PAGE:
Interaction of chloroplasts with actin filaments in spinach

We used spinach to investigate the possible interaction of chloroplasts with actin filaments in vitro because the isolation procedures of chloroplasts from spinach are well established. Moreover, the light-dependent redistribution of chloroplasts was suggested, based on measurements of light-induced absorbance changes of the spinach leaves (Inoue and Shibata, 1974). By video microscopy, we confirmed that blue light induced the directional migration of chloroplasts to avoid the incident light in mesophyll cells. Such movement was reversibly inhibited by cytochalasin, indicating the involvement of actin filaments. When the mesophyll cells were partially irradiated with strong blue light, the avoidance response of chloroplasts was induced only in the irradiated area (Fig. 7). Blue light often induced the formation of one or two thick cytoplasmic strands in each irradiated cell. These cytoplasmic strands moved freely from the non-irradiated area to the irradiated area and vice versa (Fig. 7). Although the nature of the light-induced formation of the cytoplasmic strands has not yet been characterized in detail, in this case, signals from the photoreceptors seem to be transmitted from the irradiated area to the surrounding non-irradiated areas.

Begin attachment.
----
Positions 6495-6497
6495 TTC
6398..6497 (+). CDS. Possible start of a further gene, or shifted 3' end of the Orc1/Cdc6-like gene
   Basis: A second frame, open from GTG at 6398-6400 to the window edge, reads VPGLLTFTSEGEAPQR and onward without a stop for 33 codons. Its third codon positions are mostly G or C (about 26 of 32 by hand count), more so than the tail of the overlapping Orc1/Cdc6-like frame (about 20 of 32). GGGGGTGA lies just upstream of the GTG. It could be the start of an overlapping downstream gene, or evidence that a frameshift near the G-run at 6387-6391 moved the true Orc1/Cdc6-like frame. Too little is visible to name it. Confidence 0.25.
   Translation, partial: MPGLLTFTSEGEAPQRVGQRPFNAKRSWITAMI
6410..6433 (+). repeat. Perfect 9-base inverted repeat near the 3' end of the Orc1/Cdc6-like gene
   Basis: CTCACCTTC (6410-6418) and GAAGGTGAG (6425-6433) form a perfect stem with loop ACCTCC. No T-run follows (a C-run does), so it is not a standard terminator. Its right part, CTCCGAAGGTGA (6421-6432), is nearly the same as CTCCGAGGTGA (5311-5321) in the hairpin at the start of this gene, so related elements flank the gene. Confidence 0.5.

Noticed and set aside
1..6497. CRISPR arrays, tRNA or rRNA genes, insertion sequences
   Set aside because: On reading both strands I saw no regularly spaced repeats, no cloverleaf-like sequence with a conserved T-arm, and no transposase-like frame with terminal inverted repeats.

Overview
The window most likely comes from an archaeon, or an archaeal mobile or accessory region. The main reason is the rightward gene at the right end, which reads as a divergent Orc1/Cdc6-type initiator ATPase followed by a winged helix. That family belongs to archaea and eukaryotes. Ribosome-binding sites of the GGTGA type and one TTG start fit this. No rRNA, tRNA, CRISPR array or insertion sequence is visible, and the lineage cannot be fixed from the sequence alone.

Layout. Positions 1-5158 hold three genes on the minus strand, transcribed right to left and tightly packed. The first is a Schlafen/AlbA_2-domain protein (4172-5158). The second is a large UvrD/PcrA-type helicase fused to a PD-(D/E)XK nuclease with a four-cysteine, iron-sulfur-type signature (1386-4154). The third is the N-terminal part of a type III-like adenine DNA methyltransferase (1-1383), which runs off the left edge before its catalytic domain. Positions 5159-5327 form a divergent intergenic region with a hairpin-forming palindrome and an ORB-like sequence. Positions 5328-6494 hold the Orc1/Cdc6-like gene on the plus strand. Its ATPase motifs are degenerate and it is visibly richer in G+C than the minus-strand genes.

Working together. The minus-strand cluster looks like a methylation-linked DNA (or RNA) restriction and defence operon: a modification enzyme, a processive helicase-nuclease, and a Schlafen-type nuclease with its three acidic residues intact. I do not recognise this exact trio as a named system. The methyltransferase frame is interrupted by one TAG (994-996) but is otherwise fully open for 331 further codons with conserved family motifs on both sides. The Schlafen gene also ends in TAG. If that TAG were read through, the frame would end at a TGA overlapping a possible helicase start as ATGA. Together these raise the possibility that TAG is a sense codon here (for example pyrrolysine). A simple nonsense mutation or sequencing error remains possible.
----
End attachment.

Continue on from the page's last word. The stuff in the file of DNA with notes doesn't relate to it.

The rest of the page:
Fig. 7.

Avoidance response of chloroplasts induced in partially irradiated Spinacia oleracea mesophyll cells over time: (A) 28 min, (B) 45 min, (C) 119 min and (D) 128 min. Partial irradiation of Spinacia mesophyll cells with strong blue light induced the localized avoidance response of chloroplasts, together with the formation of cytoplasmic strands (each pair of arrows) that moved freely in the irradiated cells. The lower half of the cells was irradiated. Scale bar: 10 μm.